I think there is a fatal flaw in the premise of your example. Most people going to law school don't have the money lying around to pay for it. They have to borrow it from somewhere else. When you start borrowing hundreds of thousands of dollars of SOMEONE ELSE's money, the primary concern becomes "how do I pay back what I owe ASAP?" instead of jumping to ROI. This is another reason why big firms get lumped together, because they are the surest way to pay back large sums of money as quickly as possible. As mentioned their starting salaries are the highest and are all standardized. There is a huge risk of not being able to pay the money quickly if you miss the biglaw boat. There are other options like LRAP/IBR/PAYE, but who would mess with those if they could just scrimp for 5 years and pay down their debt with a six figure salary?

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Bronte
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Re: Law School Site Comparable to Businessweek MBA Rankings?

Postby Bronte » Sun Jun 09, 2013 6:10 pm

Jimbo_Jones wrote:To build off of this, I think it's key to understand that biglaw firms are generally "full service" and they pretty much all practice in the same handful of practice areas as each other. So for instance, you want to do IP work? You can do that at Kirkland & Ellis. Want to do Corporate transactional work? You can do that at Kirkland & Ellis. Want to do litigation? You get the point. Its pretty much the same no matter what big firm you go to, so its useless to try to differentiate between them based on practice areas. Your choice of practice area generally doesn't dictate what firms you target (obviously there are exceptions). This is very different coming out of an MBA program where there's a specific industry build around consulting or a specific industry built around IB or a specific industry build around VC work, etc.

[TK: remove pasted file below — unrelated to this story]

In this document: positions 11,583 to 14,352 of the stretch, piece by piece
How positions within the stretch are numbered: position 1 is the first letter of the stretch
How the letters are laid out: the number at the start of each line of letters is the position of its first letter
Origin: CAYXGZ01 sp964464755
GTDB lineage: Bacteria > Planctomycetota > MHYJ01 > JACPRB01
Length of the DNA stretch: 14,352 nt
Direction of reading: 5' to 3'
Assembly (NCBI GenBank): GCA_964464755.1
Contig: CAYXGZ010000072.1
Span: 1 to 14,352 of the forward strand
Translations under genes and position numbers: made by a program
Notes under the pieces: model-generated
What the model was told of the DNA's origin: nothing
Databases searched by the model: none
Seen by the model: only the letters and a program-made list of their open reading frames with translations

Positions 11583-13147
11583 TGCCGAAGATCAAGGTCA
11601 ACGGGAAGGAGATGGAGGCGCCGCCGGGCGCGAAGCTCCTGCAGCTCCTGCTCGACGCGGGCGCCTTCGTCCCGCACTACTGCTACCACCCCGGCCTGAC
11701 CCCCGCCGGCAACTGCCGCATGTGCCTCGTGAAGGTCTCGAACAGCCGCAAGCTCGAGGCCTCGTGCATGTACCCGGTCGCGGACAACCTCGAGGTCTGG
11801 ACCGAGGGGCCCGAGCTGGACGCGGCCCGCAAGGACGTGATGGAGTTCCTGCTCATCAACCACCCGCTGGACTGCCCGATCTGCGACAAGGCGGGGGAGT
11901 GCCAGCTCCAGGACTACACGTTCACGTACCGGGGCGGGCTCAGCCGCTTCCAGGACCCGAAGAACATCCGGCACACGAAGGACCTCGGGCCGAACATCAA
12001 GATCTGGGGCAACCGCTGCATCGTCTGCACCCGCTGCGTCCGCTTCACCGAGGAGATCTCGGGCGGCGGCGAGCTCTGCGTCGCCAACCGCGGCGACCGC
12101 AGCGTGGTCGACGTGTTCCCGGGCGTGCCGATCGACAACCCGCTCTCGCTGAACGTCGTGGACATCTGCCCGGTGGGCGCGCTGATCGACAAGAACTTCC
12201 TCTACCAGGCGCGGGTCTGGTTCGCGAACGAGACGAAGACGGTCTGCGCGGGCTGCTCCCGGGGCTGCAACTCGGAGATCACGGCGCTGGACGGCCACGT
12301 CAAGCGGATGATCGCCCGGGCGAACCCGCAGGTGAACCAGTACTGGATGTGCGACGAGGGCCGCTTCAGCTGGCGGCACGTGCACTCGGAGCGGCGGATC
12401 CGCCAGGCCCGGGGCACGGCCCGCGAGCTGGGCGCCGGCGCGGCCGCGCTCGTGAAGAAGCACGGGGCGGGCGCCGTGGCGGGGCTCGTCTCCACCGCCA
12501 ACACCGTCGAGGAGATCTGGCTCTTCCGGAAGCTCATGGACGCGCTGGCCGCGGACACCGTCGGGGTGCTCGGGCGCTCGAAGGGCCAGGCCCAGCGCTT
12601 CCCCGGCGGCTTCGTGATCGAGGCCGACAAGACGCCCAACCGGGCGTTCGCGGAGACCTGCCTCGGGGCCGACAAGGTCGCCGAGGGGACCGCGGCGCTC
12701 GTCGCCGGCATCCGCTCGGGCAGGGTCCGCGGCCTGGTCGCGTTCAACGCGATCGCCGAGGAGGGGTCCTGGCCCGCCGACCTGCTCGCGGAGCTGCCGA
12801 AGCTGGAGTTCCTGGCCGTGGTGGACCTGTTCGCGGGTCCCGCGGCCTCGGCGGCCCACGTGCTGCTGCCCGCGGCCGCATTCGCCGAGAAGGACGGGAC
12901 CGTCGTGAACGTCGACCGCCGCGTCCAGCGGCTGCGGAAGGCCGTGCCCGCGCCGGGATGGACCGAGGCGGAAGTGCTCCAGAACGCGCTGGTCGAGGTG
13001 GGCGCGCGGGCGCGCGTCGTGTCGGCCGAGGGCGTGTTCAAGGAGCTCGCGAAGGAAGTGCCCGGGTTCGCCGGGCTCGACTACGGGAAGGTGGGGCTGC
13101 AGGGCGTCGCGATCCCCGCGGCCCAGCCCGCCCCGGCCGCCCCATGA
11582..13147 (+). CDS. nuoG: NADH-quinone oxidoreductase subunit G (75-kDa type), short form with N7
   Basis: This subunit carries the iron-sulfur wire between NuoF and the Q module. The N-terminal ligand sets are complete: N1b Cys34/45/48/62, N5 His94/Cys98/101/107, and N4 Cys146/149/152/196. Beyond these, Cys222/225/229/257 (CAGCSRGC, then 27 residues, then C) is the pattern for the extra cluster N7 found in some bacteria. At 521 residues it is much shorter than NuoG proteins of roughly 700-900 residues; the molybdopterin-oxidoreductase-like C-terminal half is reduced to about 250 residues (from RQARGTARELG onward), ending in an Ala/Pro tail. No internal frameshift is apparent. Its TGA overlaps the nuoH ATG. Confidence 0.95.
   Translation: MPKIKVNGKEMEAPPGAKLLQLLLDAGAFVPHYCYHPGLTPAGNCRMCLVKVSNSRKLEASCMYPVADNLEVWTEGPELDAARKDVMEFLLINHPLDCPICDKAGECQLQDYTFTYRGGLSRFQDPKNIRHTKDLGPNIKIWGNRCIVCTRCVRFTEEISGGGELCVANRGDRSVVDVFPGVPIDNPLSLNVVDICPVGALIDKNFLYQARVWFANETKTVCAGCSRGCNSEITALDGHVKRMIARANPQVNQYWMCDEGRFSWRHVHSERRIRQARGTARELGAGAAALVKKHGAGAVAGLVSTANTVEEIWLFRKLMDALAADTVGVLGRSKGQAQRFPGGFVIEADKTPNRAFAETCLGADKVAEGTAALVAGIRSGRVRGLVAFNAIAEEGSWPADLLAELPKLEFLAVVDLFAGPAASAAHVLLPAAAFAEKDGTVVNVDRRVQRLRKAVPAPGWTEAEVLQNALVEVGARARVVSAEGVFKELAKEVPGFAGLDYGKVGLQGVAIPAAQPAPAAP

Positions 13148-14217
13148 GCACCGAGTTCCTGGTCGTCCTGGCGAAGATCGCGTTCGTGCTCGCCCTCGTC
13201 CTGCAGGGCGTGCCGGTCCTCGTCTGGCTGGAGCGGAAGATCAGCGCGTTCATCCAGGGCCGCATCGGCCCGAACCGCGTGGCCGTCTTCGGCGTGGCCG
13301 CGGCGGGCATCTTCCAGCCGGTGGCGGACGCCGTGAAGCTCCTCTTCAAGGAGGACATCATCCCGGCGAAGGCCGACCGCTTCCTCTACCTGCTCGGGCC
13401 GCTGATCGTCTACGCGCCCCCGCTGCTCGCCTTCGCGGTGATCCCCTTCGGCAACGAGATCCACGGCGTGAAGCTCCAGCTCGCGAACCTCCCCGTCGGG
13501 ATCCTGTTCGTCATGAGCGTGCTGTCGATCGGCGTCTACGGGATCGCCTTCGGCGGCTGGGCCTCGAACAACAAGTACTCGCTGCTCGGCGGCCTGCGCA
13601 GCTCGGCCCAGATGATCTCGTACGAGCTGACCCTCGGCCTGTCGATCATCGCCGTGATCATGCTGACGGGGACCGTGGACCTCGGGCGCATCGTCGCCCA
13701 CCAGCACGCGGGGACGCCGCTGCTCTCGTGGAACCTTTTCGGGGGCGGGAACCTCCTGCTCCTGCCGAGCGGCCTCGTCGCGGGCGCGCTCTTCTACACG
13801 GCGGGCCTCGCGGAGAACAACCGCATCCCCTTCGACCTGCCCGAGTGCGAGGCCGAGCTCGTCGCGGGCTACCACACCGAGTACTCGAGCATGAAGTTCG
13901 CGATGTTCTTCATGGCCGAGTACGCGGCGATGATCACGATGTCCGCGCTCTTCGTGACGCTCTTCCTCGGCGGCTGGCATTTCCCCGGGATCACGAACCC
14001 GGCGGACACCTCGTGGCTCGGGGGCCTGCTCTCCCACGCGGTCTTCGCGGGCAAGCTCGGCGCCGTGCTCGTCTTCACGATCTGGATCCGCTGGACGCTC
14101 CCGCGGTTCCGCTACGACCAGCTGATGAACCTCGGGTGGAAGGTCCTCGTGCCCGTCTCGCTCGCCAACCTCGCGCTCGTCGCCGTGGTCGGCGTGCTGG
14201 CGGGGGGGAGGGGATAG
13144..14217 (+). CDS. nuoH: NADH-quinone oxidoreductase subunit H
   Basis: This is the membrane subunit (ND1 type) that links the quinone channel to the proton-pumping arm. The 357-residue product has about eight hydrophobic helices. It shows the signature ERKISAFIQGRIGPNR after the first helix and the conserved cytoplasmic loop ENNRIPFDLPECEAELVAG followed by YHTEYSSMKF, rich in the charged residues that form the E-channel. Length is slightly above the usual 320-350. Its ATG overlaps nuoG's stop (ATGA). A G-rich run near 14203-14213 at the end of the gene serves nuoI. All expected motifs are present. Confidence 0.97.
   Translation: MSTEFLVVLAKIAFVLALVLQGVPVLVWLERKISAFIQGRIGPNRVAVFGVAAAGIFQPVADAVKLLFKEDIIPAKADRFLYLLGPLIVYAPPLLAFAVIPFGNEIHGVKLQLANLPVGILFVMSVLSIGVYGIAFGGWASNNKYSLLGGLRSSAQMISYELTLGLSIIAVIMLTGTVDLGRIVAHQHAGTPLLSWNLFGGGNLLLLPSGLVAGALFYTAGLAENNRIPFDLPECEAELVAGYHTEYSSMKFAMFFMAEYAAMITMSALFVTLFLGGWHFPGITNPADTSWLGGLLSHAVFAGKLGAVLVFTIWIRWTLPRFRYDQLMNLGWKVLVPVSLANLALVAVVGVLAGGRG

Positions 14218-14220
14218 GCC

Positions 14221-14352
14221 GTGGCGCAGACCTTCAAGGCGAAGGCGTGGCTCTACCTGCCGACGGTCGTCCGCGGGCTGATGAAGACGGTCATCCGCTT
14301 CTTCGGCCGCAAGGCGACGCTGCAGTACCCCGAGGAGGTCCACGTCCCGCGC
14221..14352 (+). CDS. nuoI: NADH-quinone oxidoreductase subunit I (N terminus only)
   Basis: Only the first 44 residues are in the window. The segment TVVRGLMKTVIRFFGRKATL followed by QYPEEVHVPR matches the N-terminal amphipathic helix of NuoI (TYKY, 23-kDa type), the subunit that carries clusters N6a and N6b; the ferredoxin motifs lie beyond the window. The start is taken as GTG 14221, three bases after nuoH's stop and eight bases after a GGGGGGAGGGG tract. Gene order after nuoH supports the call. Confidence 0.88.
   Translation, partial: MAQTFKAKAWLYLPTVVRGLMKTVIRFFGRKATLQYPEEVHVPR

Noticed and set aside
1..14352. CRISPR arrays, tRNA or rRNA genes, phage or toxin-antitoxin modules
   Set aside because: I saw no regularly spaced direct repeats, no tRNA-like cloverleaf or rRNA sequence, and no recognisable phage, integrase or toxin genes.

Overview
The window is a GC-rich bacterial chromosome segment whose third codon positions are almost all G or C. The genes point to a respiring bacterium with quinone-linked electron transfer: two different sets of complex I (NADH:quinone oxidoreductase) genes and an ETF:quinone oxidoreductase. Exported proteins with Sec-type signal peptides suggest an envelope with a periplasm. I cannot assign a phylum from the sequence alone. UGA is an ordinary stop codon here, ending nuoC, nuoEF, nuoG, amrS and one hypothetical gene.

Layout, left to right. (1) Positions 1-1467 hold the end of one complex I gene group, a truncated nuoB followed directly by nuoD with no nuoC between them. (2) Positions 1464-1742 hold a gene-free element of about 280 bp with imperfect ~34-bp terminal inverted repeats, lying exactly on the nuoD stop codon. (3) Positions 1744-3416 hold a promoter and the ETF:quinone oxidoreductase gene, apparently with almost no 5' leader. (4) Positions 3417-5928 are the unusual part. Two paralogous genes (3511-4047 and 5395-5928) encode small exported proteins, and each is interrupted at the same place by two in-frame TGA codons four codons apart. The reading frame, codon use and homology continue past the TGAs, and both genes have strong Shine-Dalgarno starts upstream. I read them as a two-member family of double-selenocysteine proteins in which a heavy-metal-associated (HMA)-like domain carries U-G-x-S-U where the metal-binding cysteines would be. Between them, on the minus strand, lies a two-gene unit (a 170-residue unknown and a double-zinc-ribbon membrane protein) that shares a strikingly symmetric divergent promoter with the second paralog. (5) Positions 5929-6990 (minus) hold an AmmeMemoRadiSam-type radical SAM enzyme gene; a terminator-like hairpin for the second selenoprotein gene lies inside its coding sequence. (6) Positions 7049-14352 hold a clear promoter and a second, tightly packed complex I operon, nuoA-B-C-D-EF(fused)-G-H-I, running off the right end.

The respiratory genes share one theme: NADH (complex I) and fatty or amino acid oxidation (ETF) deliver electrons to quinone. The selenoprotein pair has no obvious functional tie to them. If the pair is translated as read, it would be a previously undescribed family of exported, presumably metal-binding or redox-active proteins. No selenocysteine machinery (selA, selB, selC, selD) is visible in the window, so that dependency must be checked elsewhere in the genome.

I would differ with you a little bit there. Like I said, I think it would be pretty useless to know that 2.5% of Columbia grads that do big law specialize in tax whereas 2.0% of NYU grads do the same. This wouldn't be first on my list of employment data that we need.

But I disagree that it's useless to differentiate between practice areas and that you shouldn't choose firms based on practice areas. On the contrary, I think it's pretty well accepted that you can and should differentiate between firms based on practice areas. It's true that most big firms are full-service, but it's also true that most big firms are stronger in particular practice areas.

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A. Nony Mouse
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Re: Law School Site Comparable to Businessweek MBA Rankings?

Postby A. Nony Mouse » Sun Jun 09, 2013 6:15 pm

Bronte wrote:But I disagree that it's useless to differentiate between practice areas and that you shouldn't choose firms based on practice areas. On the contrary, I think it's pretty well accepted that you can and should differentiate between firms based on practice areas. It's true that most big firms are full-service, but it's also true that most big firms are stronger in particular practice areas.